Chinese Culture trough Foreign Languages: Chinese Food Culture
A Short Introduction to Chinese Food Culture
The food culture of any region in the world can express the characteristics of that region. One such food culture, Chinese food culture, has become popular all over the world. It seems that no matter which country you find yourself in, you can always find a Chinese restaurant. This article will give a simple introduction to the characteristics of Chinese food culture.
1. Concepts and Ingredients
When it comes to food, Chinese people tend to stress the concepts “balance” and “harmony.” This means that the properties of the food, like its wetness or dryness, its traditional classification (hot, warm, cool, cold; more on this below), its color (including the color of the meat, vegetables, beans, grains, etc.) all require balance and harmony. Food also needs to be prepared to harmonize the season with the human body. For example, a human body will be rather weak during a cold winter season and thus will need to be strengthened by taking in extra nutritious food.
The ingredients used in Chinese food culture come from a wide variety of sources. In the past, Chinese food tended to use rare ingredients to indicate wealth or that a person lived a luxurious life. In addition to exotic and high-class ingredients like bear’s paw, shark’s fin, and bird’s nest, Chinese cooks used common meats like beef, lamb, pork, chicken, duck, and fish along with many types of fruit and vegetables. From this wide variety of eatables in Chinese food culture, we have the saying, “We eat everything with four-legs: except the kitchen table, we eat everything that flies: except airplanes, and we eat everything that swims: except submarines.” Concerning grains and carbohydrate rich food, people in northern China tend to eat more noodle-based dishes, while those in the south tend to eat more rice-based dishes. Cooking method is another important area of Chinese food culture. The traditional judgment was that only cooked foods were suitable to be eaten; raw foods were not allowed on the dinner table. Nowadays, however, Chinese food culture has taken on some of the habits of other cultures and has become used to eating raw foods like sushi and salad.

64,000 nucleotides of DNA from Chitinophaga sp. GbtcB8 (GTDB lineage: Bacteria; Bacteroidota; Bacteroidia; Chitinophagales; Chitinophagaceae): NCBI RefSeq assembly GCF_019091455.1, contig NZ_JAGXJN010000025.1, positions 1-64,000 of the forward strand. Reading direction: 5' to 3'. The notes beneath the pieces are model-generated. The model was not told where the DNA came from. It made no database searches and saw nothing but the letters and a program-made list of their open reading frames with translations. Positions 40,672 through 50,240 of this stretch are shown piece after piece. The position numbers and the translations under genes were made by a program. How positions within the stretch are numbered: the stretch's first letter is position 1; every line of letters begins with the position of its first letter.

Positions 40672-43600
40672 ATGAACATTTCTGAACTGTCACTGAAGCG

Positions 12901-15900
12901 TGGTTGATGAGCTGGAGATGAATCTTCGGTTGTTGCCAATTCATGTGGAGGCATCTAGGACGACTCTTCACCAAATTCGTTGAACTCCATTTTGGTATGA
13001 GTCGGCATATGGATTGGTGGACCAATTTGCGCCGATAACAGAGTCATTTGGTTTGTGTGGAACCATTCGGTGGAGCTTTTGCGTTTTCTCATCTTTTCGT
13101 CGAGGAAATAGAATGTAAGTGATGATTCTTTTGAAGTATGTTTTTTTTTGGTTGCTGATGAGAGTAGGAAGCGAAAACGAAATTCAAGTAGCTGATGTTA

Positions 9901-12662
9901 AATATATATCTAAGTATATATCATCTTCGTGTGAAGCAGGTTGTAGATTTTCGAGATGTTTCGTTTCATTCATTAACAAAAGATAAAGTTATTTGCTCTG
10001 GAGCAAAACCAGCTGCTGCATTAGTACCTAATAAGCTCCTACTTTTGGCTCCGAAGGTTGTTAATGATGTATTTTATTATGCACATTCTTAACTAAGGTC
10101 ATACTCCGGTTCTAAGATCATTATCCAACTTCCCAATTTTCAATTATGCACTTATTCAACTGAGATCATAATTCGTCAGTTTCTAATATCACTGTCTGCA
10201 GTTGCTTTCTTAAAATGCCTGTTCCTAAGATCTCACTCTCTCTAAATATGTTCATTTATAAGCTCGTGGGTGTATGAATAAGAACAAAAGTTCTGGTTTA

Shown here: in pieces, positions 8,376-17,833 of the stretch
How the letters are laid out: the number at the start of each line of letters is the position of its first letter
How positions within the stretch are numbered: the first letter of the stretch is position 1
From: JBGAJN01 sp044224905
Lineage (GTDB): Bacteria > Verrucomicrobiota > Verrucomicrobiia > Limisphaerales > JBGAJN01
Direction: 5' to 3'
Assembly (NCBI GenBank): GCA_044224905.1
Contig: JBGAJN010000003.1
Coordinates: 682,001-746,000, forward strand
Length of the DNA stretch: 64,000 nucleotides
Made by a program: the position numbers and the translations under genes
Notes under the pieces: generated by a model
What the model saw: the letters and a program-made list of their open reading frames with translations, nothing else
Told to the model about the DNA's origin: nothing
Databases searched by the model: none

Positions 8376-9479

2. Regional Food Culture
The food culture of a place is affected by the climate and the people that live there; this is true no matter where you go. When it comes to developing a food culture that reflects the ‘terroir’ (the characteristics) of a region, Chinese food culture is a perfect example. Just look at Mainland China; each region has its own style of food. The so-called “Eight Regional Cooking Styles of Mainland China”: Shandong, Sichuang, Cantonese, Fujian, Jiangsu, Zhejiang, Hunan, and Anhui. Each cuisine comes with its own distinguishing characteristics.